Stephen Colbert took on the Supreme Court case over "Hillary: The Movie" this week, which centers around a 90-minute film that savaged Clinton's presidential ambitions and whether or not it could be regulated as a campaign ad. The film's budget, funded by Citizens United, far exceeded the amount corporations and unions are legally allowed to spend on federal campaigns, but the court could change all that. The Supremes are on the verge of deregulating corporate campaign spending despite the fact that "[their deep pocket and the potential for corruption] amply justify treating corporate and union expenditures differently from those by individuals and ideological nonprofit groups," according to Sens. McCain and Feingold.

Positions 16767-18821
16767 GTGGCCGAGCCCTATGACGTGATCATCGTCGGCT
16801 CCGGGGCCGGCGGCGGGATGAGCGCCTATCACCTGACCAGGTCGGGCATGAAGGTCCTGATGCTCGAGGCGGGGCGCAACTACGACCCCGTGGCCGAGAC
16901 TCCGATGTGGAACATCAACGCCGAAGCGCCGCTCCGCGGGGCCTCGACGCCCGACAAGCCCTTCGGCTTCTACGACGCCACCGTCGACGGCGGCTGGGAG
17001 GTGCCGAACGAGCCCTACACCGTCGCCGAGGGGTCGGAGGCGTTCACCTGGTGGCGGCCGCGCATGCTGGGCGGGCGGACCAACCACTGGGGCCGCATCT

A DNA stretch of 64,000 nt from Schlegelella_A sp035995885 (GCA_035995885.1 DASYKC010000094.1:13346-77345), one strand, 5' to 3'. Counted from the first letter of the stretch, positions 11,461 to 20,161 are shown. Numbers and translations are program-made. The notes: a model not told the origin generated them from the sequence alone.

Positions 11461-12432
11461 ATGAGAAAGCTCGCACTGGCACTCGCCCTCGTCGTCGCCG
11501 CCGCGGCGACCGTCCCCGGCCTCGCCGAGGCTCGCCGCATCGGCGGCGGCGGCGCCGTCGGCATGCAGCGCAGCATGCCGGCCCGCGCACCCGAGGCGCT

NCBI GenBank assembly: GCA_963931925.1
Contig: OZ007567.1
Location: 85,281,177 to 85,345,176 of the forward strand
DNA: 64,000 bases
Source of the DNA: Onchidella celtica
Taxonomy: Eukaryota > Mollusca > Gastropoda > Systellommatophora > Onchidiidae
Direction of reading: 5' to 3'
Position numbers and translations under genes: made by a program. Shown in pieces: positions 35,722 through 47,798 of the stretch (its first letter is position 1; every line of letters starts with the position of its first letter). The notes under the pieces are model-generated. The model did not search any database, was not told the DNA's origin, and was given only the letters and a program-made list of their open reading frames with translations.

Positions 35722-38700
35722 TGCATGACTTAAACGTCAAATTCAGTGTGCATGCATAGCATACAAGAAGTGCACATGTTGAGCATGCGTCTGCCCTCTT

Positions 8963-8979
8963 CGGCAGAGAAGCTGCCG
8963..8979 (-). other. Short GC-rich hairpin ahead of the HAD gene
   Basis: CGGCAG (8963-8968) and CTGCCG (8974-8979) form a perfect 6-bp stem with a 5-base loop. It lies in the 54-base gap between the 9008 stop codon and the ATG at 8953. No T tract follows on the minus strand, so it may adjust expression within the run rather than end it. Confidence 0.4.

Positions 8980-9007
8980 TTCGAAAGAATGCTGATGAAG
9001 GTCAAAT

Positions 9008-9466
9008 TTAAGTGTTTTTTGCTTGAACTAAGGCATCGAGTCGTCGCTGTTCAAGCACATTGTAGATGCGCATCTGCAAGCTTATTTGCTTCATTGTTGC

Stephen disagrees. He thinks that corporations should be treated just like individuals: "Corporations do everything people do except breathe, die and go to jail for dumping 1.3 million pounds of PCBs in the Hudson River." He took us through the legal history of corporate campaign spending, which seems to hinge largely on an over-eager court reporter.
|The Colbert Report||Mon - Thurs 11:30pm / 10:30c|
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